Although I would have preferred not to attend services at Orthodox synagogues, this could not be avoided. They were often the only ones offering daily services, in some communities. I’ll never forget my first experience at a daily service in an Orthodox synagogue. I knew that I would be separated from the men, but I was not prepared for the accommodations which were reserved for me as a woman. When I walked into the chapel, I was led to two rows of pews in the back of the room behind a six-foot closely-woven screen. I was able to see nothing in the room— not the ark, not the rabbi, nothing at all.

At first I just felt isolated, but as I sat there longer, I began to have the feeling of being imprisoned. It was very difficult for me to believe that my religion expected me to pray from within a cage, and I knew that my mother would never have sanctioned the self-imprisonment of her daughter for any reason. As these feelings intensified, I left this section and stood in the back of the chapel by the door. I stayed there for the remainder of the service.

On another occasion, my husband and I went to a small synagogue where men were praying around long tables on the second floor of the building. A man came over to welcome my husband and to lead me downstairs to the bottom of the stairs. He put a chair there for me, and motioned for me to stay. I chose to ignore him, and went back upstairs in time to worship with the others.

Such experiences were not limited to Orthodox synagogues, however. I found that some of the men who attend daily services in Conservative synagogues also regard women as intruders. I remember clearly one particular incident at a Conservative synagogue. My husband and sons entered the chapel first. As my teen-age daughter and I were going in, a man pushed us back rather forcefully. With a smile on his face, he stated that he was sure that we understood how our presence would be “disruptive” to the men trying the pray.

Absolutely furious over both the physical and verbal insult, I told this man that I certainly did not understand, and that I had come to pray and say Kaddish for my mother. I then took my daughter by the hand and shakily walked inside the chapel. Although the service did proceed, the first Kaddish went unsaid. I looked around and noticed that there were only nine men present, and my heart sank. Even my aggressiveness in demanding the right to pray could not gain me the right to recite Kaddish, because I did not count in the minyan. I left the synagogue that evening with tears of frustration.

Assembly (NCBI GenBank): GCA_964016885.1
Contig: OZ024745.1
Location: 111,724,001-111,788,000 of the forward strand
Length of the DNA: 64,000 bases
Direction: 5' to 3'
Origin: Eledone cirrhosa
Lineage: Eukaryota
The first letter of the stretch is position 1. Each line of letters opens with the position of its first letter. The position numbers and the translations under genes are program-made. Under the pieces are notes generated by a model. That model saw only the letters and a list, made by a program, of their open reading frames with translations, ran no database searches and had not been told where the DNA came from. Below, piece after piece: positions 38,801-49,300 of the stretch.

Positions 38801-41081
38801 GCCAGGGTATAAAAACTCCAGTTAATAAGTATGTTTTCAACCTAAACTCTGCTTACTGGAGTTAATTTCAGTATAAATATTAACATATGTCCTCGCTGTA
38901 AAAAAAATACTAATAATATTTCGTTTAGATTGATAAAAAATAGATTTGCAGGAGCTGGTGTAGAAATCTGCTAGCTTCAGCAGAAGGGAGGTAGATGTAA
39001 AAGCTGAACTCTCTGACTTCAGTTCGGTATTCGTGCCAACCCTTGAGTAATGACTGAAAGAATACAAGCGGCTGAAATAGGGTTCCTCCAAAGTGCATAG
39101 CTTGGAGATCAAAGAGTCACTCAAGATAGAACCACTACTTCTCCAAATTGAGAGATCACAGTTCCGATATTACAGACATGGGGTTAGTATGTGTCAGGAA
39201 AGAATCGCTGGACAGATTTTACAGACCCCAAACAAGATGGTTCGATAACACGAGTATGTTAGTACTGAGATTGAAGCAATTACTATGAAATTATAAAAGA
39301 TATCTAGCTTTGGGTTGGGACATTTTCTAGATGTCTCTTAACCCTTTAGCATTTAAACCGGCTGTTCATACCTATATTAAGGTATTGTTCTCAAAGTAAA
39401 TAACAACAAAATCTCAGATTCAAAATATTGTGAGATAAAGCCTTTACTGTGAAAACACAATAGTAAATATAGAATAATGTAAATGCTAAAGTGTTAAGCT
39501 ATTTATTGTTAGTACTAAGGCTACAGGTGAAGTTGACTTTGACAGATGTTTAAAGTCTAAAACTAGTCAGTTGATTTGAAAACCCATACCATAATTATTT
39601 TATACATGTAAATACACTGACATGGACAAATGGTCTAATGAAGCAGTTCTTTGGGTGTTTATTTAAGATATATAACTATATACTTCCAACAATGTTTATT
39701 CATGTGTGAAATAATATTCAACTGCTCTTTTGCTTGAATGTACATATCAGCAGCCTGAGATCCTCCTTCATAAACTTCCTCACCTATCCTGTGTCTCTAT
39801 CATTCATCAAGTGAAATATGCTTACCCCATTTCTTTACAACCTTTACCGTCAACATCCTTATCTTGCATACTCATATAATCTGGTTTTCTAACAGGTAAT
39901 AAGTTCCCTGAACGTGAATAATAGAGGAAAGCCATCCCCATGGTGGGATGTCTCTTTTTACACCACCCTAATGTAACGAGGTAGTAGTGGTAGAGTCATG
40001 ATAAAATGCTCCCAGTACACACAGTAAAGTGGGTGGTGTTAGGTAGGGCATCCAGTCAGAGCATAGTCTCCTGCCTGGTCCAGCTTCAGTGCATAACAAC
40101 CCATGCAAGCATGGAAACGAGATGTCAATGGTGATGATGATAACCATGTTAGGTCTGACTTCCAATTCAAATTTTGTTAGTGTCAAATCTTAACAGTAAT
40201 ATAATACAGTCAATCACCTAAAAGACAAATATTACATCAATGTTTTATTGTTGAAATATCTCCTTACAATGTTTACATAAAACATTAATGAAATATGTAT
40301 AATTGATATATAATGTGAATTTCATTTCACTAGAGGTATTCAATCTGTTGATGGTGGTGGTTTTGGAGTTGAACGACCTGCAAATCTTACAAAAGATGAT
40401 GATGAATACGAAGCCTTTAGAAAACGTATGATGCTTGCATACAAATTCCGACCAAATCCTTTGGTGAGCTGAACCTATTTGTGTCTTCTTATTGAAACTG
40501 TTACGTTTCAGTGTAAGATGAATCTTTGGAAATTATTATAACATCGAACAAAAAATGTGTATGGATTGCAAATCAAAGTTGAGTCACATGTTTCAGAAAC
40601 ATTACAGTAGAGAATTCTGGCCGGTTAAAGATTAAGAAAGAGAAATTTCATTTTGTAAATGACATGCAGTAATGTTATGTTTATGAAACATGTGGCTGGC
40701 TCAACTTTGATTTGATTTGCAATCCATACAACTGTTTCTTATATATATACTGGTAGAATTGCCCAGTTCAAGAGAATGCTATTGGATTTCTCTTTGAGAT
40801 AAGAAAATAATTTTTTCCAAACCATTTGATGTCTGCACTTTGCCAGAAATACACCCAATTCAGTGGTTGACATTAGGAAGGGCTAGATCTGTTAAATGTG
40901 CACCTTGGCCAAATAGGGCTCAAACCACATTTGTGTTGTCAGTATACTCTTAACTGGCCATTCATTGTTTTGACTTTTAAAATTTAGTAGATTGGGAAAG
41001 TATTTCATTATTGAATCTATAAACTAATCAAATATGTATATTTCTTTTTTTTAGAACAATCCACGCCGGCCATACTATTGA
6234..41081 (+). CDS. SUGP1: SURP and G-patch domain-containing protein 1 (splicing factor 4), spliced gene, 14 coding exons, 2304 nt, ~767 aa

Getting 10 men to fulfill their obligation to make a minyan was a dilemma facing many of the synagogues which we attended. The huge and elaborate structures were as empty as the one-room places of worship. And when nine men and I were present, the same scene unfolded: telephone calls were made, pleas were sent out, services were missed, and Kaddishes were not recited.

In the synagogue in which I prayed most often, this became a time to be dreaded by all. The men who prayed daily with me always breathed a sigh of relief when the tenth man appeared. Although these men have been committed to the Jewish laws concerning the minyan for all of their lives, my continued presence had given them ample opportunity to become conscious of the fact that their excluding me from the quorum caused me a great deal of pain. They recognized the signs of distress as soon as the rituals of “male head counting,” “male hunting,” etc., began. They knew that I felt insulted when they counted the men whom they “lassoed” in as they were passing by. They knew that I was indignant that they counted the men on the last row reading the newspaper or sleeping—and would not count me, when I was prepared to worship along with them.

The eleven months of mourning for our mother have passed, but the changes within us brought about by our experiences while reciting Kaddish are permanent.

My sister and I have experienced the beautiful moments of peace and community that Judaism has to offer those who follow its practices on a daily basis. But we have experienced also the feelings of anguish and anger that accompany the insults and exclusionary practices of discrimination. These experiences have made us more committed as Jews and more militant as women in demanding our right to be included on an equal basis.

We would like to encourage more women to recite Kaddish for their parents. It is important both for the mourners themselves and for all Jewish women. When discrimination is not encountered, they will indeed derive comfort and support from the community during a time of intense grief and loneliness.

But it is equally important that Jewish women become aware that this discrimination exists. Like most Jewish men, we are not involved in the daily minyan, and are unaware of the discrimination against women exhibited there by members of the Jewish community in the name of Jewish law. We can easily avoid this discrimination, but it will do little to raise our status and the status of our daughters to do so. For generations, sons believed that reciting Kaddish demonstrated the deep and abiding honor in which they held the memory of their parents. We hope that women will believe that their reciting Kaddish for their parents demonstrates the same respect and affection. We hope that no one and nothing will inhibit women from believing in the meaning and purpose of the Kaddish, and that no one and nothing will deny them the right to recite it alongside all members of the Jewish community.

Greta Weiner is a graduate student in Sociology at the University of Virginia. She is currently living in Los Angeles and working on her dissertation on religious values and attitudes toward sex roles